Regulating securities settlement

Securities Services

Regulating securities settlement

March 2020

The settlement discipline regime, a key element of the Central Securities Depositories Regulation, has been delayed until 1 February 2021. Emma Johnson explains the changes required of market participants to meet their new post-trade obligations

To achieve this, the regulation provides a set of measures to prevent and address failures in the settlement of securities transactions in Europe. These include: new requirements for allocation and confirmation; cash penalties; mandatory buy-ins; and monitoring and reporting measures to be taken by the central securities depositories (CSDs).1 Market participants should be aware of their obligations and treat these as a ‘call to action’ to be operationally more efficient. From timely and accurate trade bookings through to allocation, confirmation, settlement and inventory management, front, middle and back offices are impacted.

 

Dr Rebecca Harding

Emma Johnson

Head of Securities Services Market Advocacy

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Protecting the market

The European Securities and Markets Authority (ESMA) requested that the European Commission delay SDR for the following reasons:

  • The development and industry testing of the penalty mechanism for TARGET2- Securities (T2S), the European Central Bank platform for pan-European securities settlement in participating markets, is due to go live from 21−22 November 2020. Since a fully functioning penalty mechanism underpins SDR, it necessitates a delay of the regime implementation to February of the following year.
  • The annual SWIFT ISO messaging standard release, which includes new messaging to support the SDR, is also due over the 21−22 November 2020. SWIFT requires time to implement these new messaging standards.
  • The mandatory buy-in regime requires time to implement changes to current market practice, contractual arrangements and technical development, including new ISO messaging.

Implementing safeguards

Given the delay, participants have more time to make the extensive IT system changes at a market level – including at the CSDs, central counterparties and trading venues, and at a messaging and reporting level including SWIFT – and conclude adjustments to legal arrangements between all parties. The delay – SDR was originally due to come into force in September 2020 – lends more time for the front, middle and back offices to implement their new procedures, including heightened trade fails management and the implementation of the buy-in regime.

Since the Central Securities Depositories Regulation (CSDR) will call out and penalize poor processes, steps towards prevention should be started now. The requirement for mandated discipline at the trade and pre-settlement level solidifies the dependency on trade booking efficiency, timeliness and accuracy. The inclusion of standard settlement instructions and the total cash amount – both common matching and settlement points of failure – in the allocation and confirmation process is a step towards eliminating trade date inefficiency and ensuring cohesion between trade, post-trade and the often siloed operational processes that occur between trading and settlement.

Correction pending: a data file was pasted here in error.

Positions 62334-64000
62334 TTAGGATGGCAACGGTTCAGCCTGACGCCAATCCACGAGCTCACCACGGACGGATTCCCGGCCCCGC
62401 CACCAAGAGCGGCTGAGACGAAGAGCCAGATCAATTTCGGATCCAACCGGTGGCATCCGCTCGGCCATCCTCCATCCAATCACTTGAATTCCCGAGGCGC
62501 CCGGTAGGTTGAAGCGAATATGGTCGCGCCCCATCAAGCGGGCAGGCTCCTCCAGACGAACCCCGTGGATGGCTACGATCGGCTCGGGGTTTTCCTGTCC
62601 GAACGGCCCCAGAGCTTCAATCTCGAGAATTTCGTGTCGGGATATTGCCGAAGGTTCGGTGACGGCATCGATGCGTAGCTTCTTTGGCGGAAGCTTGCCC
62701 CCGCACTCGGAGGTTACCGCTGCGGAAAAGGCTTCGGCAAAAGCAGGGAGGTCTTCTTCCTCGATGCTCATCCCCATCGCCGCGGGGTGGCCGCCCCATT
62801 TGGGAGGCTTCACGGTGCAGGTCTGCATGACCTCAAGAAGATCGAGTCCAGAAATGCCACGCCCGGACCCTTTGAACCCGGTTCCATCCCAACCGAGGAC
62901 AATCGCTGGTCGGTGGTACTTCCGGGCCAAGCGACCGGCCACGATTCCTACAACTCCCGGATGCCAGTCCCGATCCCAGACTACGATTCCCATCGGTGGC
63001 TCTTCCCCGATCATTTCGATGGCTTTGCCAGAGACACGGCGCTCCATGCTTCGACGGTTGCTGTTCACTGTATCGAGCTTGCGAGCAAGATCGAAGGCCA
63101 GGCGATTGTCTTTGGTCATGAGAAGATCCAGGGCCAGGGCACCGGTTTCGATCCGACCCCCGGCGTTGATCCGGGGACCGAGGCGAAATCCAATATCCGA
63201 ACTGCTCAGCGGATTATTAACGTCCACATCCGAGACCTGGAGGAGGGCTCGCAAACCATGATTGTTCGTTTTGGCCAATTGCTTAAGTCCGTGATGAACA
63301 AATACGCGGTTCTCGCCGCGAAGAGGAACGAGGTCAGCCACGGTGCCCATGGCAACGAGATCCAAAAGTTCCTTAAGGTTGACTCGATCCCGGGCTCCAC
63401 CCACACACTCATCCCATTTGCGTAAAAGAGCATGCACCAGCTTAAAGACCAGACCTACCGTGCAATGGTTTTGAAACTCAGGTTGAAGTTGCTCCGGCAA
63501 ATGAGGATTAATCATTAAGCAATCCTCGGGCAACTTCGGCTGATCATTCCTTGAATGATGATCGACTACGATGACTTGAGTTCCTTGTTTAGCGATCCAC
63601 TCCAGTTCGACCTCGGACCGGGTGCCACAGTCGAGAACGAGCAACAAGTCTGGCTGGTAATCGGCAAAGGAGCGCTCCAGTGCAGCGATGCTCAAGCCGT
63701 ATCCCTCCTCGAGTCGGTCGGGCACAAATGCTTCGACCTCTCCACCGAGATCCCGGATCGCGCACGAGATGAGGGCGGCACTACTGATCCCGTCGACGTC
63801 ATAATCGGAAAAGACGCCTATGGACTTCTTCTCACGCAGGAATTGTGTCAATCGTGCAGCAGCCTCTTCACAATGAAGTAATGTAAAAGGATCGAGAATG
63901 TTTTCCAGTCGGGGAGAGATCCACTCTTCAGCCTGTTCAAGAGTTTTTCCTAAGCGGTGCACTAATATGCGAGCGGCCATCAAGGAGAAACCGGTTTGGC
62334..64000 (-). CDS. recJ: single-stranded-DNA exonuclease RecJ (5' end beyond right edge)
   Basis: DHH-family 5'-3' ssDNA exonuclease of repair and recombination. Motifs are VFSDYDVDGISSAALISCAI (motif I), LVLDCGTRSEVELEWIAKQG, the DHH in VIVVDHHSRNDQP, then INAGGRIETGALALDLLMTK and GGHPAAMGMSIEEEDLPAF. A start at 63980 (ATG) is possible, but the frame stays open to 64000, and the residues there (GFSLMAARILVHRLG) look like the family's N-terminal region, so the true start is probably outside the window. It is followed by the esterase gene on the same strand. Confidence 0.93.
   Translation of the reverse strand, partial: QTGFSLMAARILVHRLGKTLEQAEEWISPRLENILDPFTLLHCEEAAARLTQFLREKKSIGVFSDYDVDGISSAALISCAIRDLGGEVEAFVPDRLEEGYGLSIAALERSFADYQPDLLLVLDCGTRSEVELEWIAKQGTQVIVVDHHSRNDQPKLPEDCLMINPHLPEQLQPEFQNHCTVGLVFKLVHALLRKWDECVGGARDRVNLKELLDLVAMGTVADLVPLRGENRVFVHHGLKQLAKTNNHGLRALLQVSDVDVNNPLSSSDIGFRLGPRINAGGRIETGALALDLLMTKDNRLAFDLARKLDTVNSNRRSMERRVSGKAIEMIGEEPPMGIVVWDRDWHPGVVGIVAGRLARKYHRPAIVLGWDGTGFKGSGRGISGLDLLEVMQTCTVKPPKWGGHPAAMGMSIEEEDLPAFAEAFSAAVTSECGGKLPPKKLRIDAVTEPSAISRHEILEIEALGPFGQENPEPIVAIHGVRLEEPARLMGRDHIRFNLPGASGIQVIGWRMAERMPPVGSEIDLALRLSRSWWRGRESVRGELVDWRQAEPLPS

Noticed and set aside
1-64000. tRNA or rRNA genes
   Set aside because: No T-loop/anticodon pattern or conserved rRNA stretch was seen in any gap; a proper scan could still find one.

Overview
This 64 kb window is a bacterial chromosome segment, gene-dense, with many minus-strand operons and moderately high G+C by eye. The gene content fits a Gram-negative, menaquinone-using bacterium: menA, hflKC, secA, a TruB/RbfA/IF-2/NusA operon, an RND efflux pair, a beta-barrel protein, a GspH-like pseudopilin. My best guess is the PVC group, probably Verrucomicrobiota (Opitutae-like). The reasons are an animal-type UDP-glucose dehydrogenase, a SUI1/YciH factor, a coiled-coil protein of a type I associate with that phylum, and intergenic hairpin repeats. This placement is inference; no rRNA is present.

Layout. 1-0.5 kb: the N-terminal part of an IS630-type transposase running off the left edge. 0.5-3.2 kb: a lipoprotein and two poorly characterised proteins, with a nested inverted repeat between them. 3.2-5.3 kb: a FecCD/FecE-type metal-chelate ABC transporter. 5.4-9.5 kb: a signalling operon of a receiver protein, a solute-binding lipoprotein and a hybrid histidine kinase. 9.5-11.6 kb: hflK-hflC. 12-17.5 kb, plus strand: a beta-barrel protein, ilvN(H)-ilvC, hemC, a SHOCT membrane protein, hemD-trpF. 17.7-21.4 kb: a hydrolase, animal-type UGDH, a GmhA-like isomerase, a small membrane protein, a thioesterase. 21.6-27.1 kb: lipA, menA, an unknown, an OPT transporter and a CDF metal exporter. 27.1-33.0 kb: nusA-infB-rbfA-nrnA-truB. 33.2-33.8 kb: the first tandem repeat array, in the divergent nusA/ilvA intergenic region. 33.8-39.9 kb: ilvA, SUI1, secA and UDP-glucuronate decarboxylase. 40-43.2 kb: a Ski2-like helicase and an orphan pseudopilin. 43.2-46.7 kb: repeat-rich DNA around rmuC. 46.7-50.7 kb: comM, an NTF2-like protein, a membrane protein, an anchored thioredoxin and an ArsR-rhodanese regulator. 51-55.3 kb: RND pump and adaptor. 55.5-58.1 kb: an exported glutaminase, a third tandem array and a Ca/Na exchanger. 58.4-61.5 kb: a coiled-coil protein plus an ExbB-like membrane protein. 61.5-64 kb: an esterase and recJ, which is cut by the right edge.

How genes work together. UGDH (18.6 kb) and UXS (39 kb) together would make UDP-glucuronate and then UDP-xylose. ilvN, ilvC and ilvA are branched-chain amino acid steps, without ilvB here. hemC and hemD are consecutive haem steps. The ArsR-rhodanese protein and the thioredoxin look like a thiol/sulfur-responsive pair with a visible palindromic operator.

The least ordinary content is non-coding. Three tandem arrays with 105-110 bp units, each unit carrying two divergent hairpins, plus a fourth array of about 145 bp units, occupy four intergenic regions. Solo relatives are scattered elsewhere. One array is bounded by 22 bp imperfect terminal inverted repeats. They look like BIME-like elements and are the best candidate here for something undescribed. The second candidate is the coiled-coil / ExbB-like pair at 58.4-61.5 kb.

Penalising poor performance

Settlement instructions that are matched either before, on or after the intended settlement date (ISD), and fail to settle on and after the ISD in a CSD subject to CSDR, will be hit with cash penalties. This will apply to all failed settlement instructions, including cleared transactions with the assumed exemption of corporate actions and T2S realignments (subject to confirmation by ESMA). CSDs will impose a penalty by debiting the CSD participant who causes the fail and crediting the CSD participant affected by the fail. This process, which is detailed in the European Central Securities Depositories Association’s CSDR Penalties Framework, is still subject to clarification from ESMA, the CSDs and the central counterparties.

Buy-ins are slightly different. The Level 2 text of the regulation makes reference to the “failing trading party” and the “receiving trading party” as the participants in the transaction.

 

Given the delay, participants have more time to make the extensive IT system changes at a market level

Emma Johnson is Head of Securities Services Market Advocacy at Deutsche Bank

Ringing in the changes

Given CSDR will drive settlement performance, Deutsche Bank is offering real-time data and settlement analytics to provide participants with a risk view of their settlement horizon, including a view of trades at risk of penalty and buy-in. These dashboards will provide performance-related insights – such as where and why trades are failing – and suggest remedial action.

 

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Source

1 See https://bit.ly/2Pe5846 at ec.europa.eu

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